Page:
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  • $\begingroup$ Well, having read this, I am trying to understand what is the difference between what you have written and "$S$ modulates your $r$ (the radius of the template) and $\theta$ offsets your $\beta$ (the bearing of your template)." (?) $\endgroup$ – A_A Jan 18 at 0:04
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If the shape is rotated by $\theta$, then the gradient orientation ($\phi$) for a given edge point changes. So, shouldn't we do either one of the following:

  1. Rotate all the ϕ values in R table by θ?

OR

  1. Rotate gradient vector by ($-\theta$) and then calculate $\phi$ for the edge point?

The generalised Hough transform does #1 implicitly by the $S, \theta$ parameters when accumulating.

Note here that usually, you don't really know that the extracted contour has been rotated by some angle (let's call it $\alpha$). You usually are trying to find that angle.

During the preparation stage, you construct the "template", $\phi$. This quantises the circumference of a circle that encloses the shape to be recognised into $k$ levels ($k$ distinct angles). Then, for each $k^{th}$ level, you look at the contours that make up your template image at the $\phi_k$ bearing and note down their $(r, \beta)$. The $(r,\beta)$ is nothing more than the polar coordinates of an element of your template image's contour that is oriented at angle $\phi_k$.

If you wanted to recognise a simple circle, then you would only have one column of $(r, \beta)$. If that circle enclosed another, smaller circle (imagine for example a road sign), then at some orientation $\phi_k$ you would have more than one "edges" and therefore more than one columns of $(r, \beta)$ data.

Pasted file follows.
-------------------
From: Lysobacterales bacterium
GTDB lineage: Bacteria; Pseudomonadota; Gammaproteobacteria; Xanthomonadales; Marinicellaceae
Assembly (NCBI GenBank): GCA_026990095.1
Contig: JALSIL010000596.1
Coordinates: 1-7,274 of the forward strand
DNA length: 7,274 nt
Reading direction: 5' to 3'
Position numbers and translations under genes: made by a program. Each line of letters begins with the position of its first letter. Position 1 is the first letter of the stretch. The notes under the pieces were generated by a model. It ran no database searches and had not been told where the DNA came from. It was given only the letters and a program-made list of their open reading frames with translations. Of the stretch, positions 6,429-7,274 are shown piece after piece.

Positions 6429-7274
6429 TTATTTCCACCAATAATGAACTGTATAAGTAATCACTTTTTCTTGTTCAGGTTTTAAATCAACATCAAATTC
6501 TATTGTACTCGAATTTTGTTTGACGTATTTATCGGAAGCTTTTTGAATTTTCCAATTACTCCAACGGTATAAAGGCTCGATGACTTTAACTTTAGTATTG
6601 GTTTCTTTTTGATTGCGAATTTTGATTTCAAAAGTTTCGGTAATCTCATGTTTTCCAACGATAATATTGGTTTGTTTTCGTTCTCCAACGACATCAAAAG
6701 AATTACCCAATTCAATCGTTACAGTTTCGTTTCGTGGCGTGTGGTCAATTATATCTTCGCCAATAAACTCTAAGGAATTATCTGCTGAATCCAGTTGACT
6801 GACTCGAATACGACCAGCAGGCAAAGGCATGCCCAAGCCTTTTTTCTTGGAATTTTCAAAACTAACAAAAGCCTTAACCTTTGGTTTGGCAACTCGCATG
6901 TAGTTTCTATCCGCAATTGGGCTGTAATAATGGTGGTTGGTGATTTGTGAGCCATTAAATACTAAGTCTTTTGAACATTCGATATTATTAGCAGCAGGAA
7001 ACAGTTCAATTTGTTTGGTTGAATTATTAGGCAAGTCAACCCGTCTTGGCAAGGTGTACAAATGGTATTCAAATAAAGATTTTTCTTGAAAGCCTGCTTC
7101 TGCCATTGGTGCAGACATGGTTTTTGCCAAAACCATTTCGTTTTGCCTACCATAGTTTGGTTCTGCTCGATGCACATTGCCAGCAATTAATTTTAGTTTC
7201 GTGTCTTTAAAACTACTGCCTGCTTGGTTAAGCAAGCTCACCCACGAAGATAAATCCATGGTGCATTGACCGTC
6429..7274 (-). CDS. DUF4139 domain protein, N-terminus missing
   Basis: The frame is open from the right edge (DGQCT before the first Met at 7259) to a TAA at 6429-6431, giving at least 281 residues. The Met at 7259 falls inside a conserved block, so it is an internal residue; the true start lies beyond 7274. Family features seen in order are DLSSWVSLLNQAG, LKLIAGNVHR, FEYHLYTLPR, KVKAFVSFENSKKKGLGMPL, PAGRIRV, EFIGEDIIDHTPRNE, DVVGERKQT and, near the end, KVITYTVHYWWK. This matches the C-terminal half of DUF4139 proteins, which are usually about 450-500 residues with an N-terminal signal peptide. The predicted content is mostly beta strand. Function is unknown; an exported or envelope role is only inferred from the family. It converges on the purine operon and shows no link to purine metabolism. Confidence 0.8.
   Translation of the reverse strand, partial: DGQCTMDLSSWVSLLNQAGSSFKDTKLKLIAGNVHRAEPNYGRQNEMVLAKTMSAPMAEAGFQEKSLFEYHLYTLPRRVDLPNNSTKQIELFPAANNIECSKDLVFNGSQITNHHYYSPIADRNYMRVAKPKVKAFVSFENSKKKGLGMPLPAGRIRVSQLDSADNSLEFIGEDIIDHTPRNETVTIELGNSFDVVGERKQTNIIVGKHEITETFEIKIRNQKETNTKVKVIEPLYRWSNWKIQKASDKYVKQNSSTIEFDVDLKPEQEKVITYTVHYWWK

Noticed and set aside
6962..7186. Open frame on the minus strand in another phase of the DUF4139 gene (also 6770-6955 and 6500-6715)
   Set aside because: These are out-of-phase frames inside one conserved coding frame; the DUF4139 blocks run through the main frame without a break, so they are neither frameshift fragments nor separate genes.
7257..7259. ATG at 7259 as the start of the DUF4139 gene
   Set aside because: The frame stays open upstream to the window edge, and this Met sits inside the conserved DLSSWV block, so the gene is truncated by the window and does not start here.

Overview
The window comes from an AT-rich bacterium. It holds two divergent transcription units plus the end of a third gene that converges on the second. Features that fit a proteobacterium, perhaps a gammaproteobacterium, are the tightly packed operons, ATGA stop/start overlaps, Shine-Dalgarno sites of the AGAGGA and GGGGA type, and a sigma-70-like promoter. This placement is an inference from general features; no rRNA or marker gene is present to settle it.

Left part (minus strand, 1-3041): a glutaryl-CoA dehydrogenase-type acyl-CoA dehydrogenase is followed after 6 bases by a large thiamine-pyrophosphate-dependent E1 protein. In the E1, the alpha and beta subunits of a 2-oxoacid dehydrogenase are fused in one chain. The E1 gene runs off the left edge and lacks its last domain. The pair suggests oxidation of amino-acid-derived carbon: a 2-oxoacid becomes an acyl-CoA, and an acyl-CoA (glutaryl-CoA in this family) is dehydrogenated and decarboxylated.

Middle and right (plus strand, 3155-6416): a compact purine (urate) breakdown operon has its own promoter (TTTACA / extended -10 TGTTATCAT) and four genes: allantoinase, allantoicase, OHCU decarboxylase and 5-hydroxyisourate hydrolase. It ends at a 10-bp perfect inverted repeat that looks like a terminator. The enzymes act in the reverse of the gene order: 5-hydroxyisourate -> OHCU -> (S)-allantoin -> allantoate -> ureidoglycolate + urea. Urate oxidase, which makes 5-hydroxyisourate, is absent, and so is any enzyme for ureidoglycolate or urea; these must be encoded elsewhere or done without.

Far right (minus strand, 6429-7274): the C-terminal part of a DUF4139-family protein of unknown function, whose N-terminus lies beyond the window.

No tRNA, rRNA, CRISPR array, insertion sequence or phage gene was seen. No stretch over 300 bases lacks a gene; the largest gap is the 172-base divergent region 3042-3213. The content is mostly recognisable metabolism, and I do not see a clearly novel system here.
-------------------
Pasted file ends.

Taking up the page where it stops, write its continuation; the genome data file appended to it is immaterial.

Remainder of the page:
Now, during the recognition phase, you use the $\angle G$ to lookup an entry in $\phi$. Once you have found that entry, your take that entry's $(r, \beta)$ and use them to find the "right Hough counter cell" $H(x_c,y_c)$ and increment it.

The point here is that the $(r, \beta)$ are calculated with respect to the centroid and it is that centroid $x_c,y_c$ that accumulates quickly in $H$. When the shape is matching, it means that your test image contains a lot of $\angle G$ entries that have resulted in the $H(x_c,y_c)$ counter getting a very high value.

The next step is to be able to recognise the template $\phi$ irrespectively of scale $S$ and orientation $\theta$.

Notice here that if you were to take the Hough transform of the template with its centroid translated at $(0,0)$, then different rotations $\theta_1, \theta_2, \theta_3, \ldots$ are basically cyclic lateral shifts in the Hough space (where the $x$ dimension now corresponds to bearing $\theta$) and different (uniform) scalings $S_1, S_2, S_3, \ldots$ correspond to different "arc amplitudes" (in the $y$ direction that corresponds to distance from origin).

So, the template doesn't really change, all that you do is consider different scalings and rotations at the same time. From another point of view it is as if you were running $N$ different Hough transforms where you scale / rotate the original image by $(S,\theta)_n$. You would produce one $H$ for every $(S, \theta)_n$ such as $\left(1,0\right), \left(1, \frac{\pi}{4}\right), \left(1, \frac{\pi}{2}\right), \left(1, \frac{3 \pi}{4}\right), \left(1, \pi\right), \left(0.5,0\right), \left(0.5, \frac{\pi}{4} \right), \ldots, \left(0.25, 0 \right), \ldots$. In this case here we are looking for 4 orientations at scale 1, 0.5, 0.25 and so on.

But, rotating and scaling the original image can be costly because there are definitely more pixels in an image than elements in the $k$ level quantised periphery of the curve you are trying to find.

For this reason, instead of rotating the original image and running parallel Hough transforms, you simply scale and rotate $\phi$ but you do it on the fly. Instead of modifying the $\phi$ you just introduce $S, \theta$. $S$ modulates your $r$ (the radius of the template) and $\theta$ offsets your $\beta$ (the bearing of your template).

In this way, you produce $N$ matrices $H(x,y)$, one for each $(S, \theta)_n$ you would like to consider. Again, the $x_c, y_c$ counter that crosses a certain threshold marks the location of the recognised contour but in addition now you can also infer at which scale and rotation by fixing the $(S, \theta)$ pair.

Hope this helps.